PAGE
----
News By/Courtesy: Gunjan Dayal | 27 Jun 2020 21:29pm IST

HIGHLIGHTS

  • Dr. P. Srinivasan, technical director at Neuberg Diagnostics and Chairman & Co-Founder of Be The Cure Registry and Jeenomics.
  • Antibody tests can be useful at this point in a population if they want to see what proportion of the population is affected for epidemiologic reasons.
  • If someone needs to test, then they need to have symptoms.

Dr. P. Srinivasan, technical director at Neuberg Diagnostics and Chairman & Co-Founder of Be The Cure Registry and Jeenomics (Next Generation Sequencing HLA Laboratory) of Jeevan Stem Cell Foundation, Chennai, spoke to G. Ananthakrishnan on current testing options for the novel coronavirus SARS-CoV-2, when to think of taking the test, state of antibody testing. Several questions were asked to him, some out of which were, what is happening currently with COVID-19 testing in Chennai and other places? He said that “Testing goes on. I am involved with Neuberg [Diagnostic laboratories] and we do on average about 200 tests a day. It is RT-PCR [Reverse Transcriptase-Polymerase Chain Reaction] which is the gold standard. Three different things have been floating around. We heard a lot of noise about the antibody test. Recently there is talk on the antigen test. RT-PCR will remain the gold standard for all viral infections. Even [with] RT-PCR one needs to understand... can it give a negative report when someone has the infection? The answer is yes. One reason is when the test is done too early when there is no viral material in the swab, and two, when the swab is not properly taken.” Another question was, now that we have crossed three months into the infection, what is the state of antibody tests using ELISA or other methods? For which he said, “It all started with rapid testing [for antibodies], and any rapid test for any disease has its limitations. The same thing happened with HIV when it started. Now, of course, far more rugged, reliable rapid tests are available, but it took ten years. The antibody tests for COVID are like infection, you have an IgM and IgG, the M arrives around seven days or so after picking up the infection. The G appears a little later and remains longer”. The antibody kits available right now are all mainly IgG, almost all of them, so it's a complete package for both M and G. There's no point in diagnosing the illness with this. They are looking to pick up active-illness patients. It doesn't make sense to test an IgG. But the antibody tests can be useful at this point in a population if they want to see what proportion of the population is affected for epidemiologic reasons. The antigen test-we are simply looking at viral RNA in a PCR and in the antigen test, what we call antigen is once again viral protein. Whatever technology they use, that takes hold of it. But if you read the antigen test information, if it says positive, you can be 100 percent sure it is positive. Unless the result is negative, however, then they need to follow it up with PCR. Since the negative result is not effective on an antigen-based assay. So if they look at sensitivity, it's 50% to 80%, and though there's an infection, there's a 50 % chance that the antigen test will be negative. And if those people are walking on the highways, they are infecting others. He didn't think the antigen test at this stage is appropriate for monitoring people for an infection until the sensitivity increases. Another question was, why is it difficult to make our tests and not import? He said, “It is not difficult. A few companies have made them. Any start-up has its problems and issues of sensitivity and specificity. Probably it will take another 100 days to provide the number of tests we are looking for. COVID has demonstrated something phenomenally good in health care. When pushed to the corner, we are capable of coming up with the best that is possible, at a cost that others cannot think of. On PCR kits, it will take some more time, it will happen, possibly in another 30 or 40 days”. At last, he said that those who have antibodies from infection, there is the view that they may be better placed to resume activity, the ICMR study shows that he thinks it to be some 0.83% of the population that tested positive for IgG. That essentially means the majority of India is not infected. The bottom line is that if someone needs to test, then they need to have symptoms. Wait three to four days with symptoms before the test. If people will rush, they may get a negative result.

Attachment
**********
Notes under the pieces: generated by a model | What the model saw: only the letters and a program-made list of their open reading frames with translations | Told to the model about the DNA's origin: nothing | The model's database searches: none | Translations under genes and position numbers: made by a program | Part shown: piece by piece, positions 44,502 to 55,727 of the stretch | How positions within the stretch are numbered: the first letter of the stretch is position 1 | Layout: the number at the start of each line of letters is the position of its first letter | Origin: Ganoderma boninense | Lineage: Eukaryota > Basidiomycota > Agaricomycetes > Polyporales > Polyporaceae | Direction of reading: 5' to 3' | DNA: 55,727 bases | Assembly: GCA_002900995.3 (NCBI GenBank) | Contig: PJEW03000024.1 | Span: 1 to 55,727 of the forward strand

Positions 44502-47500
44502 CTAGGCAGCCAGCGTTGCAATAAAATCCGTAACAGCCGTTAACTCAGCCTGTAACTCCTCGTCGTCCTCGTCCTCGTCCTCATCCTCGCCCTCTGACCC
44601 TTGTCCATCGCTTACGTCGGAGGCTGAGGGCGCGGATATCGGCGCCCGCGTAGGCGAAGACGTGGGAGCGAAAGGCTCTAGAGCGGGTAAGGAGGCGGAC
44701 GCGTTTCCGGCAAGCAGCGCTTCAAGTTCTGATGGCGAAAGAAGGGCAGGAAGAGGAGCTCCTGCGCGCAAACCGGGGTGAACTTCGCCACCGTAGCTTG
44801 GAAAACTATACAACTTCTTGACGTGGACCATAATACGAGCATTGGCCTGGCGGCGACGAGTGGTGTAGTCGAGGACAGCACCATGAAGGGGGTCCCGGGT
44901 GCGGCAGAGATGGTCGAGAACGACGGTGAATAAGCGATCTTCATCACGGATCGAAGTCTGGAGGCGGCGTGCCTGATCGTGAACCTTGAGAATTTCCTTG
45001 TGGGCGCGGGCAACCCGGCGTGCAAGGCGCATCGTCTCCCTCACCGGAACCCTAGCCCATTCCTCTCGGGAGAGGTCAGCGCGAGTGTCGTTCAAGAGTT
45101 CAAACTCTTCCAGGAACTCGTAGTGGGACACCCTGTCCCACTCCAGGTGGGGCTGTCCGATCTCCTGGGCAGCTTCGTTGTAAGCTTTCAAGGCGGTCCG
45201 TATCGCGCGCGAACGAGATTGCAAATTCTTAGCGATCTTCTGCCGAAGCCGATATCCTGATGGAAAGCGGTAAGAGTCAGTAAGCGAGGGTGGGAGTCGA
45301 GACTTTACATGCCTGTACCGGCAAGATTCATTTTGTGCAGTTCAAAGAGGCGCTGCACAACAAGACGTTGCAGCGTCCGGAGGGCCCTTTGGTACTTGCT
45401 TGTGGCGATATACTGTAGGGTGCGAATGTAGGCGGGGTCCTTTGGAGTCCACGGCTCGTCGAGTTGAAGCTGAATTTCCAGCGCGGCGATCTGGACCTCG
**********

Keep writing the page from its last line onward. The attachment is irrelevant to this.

THIS ARTICLE DOES NOT INTEND TO HURT THE SENTIMENTS OF ANY INDIVIDUAL, COMMUNITY, SECT, OR RELIGION ETCETERA. THIS ARTICLE IS BASED PURELY ON THE AUTHOR'S PERSONAL VIEWS AND OPINIONS IN THE EXERCISE OF THE FUNDAMENTAL RIGHT GUARANTEED UNDER ARTICLE 19(1)(A) AND OTHER RELATED LAWS BEING FORCE IN INDIA, FOR THE TIME BEING.

Section Editor: Pushpit Singh | 28 Jun 2020 10:21am IST


Tags : #InsightIntoCoronavirus

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